SK: "About nine feet."

ZH: "Nine feet. With the whole lid and the second part is about eleven to twelve tons weight."

In my views it could potentially be significatly heavier and larger in length than what was said.

A few comparison notes to Tutankhamun. He died young though he was reportedly at the age of nineteen at the point of death so it can be assumed he was already the average male height. Both sarcophagus were made of different material which accounts for weight differences, but having 10,000 pounds over Tut is enough to suggest the (Osiris) body inside is of considerable mass. I may be wrong of course.

Outer-Sarcophagus #1The young boy king was buried in “three” nested sarcophaguses. The outer-first sarcophagus measured 7.3 feet.

The estimated total weight of the funeral death mask, his mummified body and the three sarcophaguses was 3,000 pounds, a fascinating “1.36 metric ton” of splendid wood, crafted solid gold and precious stones!


Tuesday, February 27, 2007

The Tomb of Osiris (Part 1)

As of late, I've been attempting to put together what bits and pieces I have managed to come across in my search for the truth behind the discovery of the Tomb of Osiris. The details and information available thus far will be analyzed and shared as my research continues.

Part 1 of the blog:

According to sources this is what led to the finding:

You can either read below or click here

In September 1997, a documentary film maker named Boris Said appeared on Bell's radio show to talk about his recent work at Giza. According to Said, one evening back in 1992 he was taking a stroll on the Giza plateau when he came across one of the plateau guards who offered to show him something interesting for twenty dollars.

In December 1995, Said entered into a joint venture agreement with Dr Joseph Schor. Schor was working under a five year permit, renewable annually, to conduct acoustic and radar surveys on the Giza plateau . Schor supplied one hundred thousand dollars for the venture as the financial sponser and was responsible for all scientific aspects of the work. Said was to be in charge of filming the work for a documentary programme for which he required his own photographic permit.

It is worth noting that in April/May 1996 as part of the work, ground-penetrating radar detected what seemed to be a tunnel approximately two metres wide and about three metres below the surface emerging from the tail of the Sphinx and heading in a westerly direction under the causeway towards Khafre's pyramid.

In November 1996, Said returned to the shaft and on descending it found that it had an intermediate level at a depth of about twenty six metres.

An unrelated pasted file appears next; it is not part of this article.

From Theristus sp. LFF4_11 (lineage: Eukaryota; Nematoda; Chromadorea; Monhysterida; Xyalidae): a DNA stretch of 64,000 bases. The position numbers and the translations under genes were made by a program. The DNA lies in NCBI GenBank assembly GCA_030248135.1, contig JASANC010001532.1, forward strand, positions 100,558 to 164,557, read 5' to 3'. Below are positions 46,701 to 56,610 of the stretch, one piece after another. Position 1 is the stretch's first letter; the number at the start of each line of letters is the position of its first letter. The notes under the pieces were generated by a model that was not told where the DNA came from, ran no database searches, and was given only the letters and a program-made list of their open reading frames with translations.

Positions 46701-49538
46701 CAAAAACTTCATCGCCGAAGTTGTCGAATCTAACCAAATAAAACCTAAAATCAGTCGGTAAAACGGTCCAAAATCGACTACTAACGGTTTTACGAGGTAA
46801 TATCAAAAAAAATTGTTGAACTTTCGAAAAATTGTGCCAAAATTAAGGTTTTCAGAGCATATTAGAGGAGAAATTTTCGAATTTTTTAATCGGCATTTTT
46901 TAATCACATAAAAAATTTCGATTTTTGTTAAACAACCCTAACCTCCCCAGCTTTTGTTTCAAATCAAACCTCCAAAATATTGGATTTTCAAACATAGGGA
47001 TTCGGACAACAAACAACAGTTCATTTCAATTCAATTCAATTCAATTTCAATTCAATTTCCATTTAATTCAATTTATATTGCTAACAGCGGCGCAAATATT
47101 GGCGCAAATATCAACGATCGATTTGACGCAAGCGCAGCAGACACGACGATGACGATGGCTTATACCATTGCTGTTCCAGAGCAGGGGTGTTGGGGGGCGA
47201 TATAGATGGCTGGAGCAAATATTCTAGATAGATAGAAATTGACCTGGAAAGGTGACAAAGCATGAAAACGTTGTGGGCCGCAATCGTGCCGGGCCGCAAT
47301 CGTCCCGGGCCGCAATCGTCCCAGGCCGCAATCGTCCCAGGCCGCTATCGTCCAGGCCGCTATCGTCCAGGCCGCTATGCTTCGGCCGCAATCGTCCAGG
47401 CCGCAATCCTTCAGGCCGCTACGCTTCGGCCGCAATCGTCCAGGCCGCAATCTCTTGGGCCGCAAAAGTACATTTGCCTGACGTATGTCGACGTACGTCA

...He noticed two disturbed stone sarcophagii and an iron pump at this newly revealed level. The shaft continued for another fifteen metres to the chamber where he found that the water level had dropped by around five metres since his last visit. The chamber was quite spacious and clearly man-made judging from the appearance of the vertical walls, cut steps and right-angles.

Said next returned to the chamber in February 1997 to take some film of the location. His team scraped away at the dirt on the floor to clear a level area for the camera tripod. To their surprise, it quickly became apparent that a smooth hard surface was becoming exposed. Eventually, they uncovered a complete sarcophagus lid. Said says ancient texts contain many references to the use of a sarcophagus lid to cover the entrance to a sacred chamber or a secret tunnel so they decided to investigate further using ground-penetrating radar. This seemed to indicate that the lid was around thirty inches thick. Two and a half metres below the lid it detected a two and a half metre wide anomoly with what looked like a domed ceiling. This anomoly descended at a twenty five degree angle and headed in the direction of the Sphinx two hundred and seventy five yards away. The alleged tunnel emerging from the tail of the Sphinx and heading under the causeway now starts to assume a new significance.

The lid had been uncovered by removing three or four inches of surface material by hand and penknife etc. Said wanted Schor to ask Dr Zahi Hawass (Director General of the Giza Plateau and Saqqara) to investigate further, for example by digging a hole to enter the tunnel. Said said that he was unaware that Schor's permit was revoked at the end of 1996 and they were operating under his photographic permit, and that for this reason Schor was reluctant to take the find to the Egyptian authorities. Following this disagreement, Said and Schor parted company. Schor funded the venture and so had legal title to the film shot by Said, however Said had exclusive marketing rights meaning Schor would be unable use it in a commercial venture. As a result, it is very unlikely that Said's film taken at the time will ever see the light of day.

Said uploaded photographs of the shaft and chamber to his Magical Eye website to accompany the programme. Some exterior shots of the location showed team members descending into a different shaft. Said stated in the interview that this was a deliberate ploy to put others off the true location of the shaft at the time. Unfortunately, the photographs are no longer available on-line.

Said uploaded photographs of the shaft and chamber to his Magical Eye website to accompany the programme. Some exterior shots of the location showed team members descending into a different shaft. Said stated in the interview that this was a deliberate ploy to put others off the true location of the shaft at the time. Unfortunately, the photographs are no longer available on-line. In another account, in his "Behind the scenes with the Magical Eye team on the Giza plateau" video, Said states that the sarcophagus lid was uncovered in November 1996 and that nothing further was done until the team returned in February 1997. There is also doubt as to whether Schor's permit was actually revoked as claimed by Said on the Art Bell radio show. Notwithstanding these points, Said played a major part in raising the profile of what would come to be known as the "Tomb of Osiris".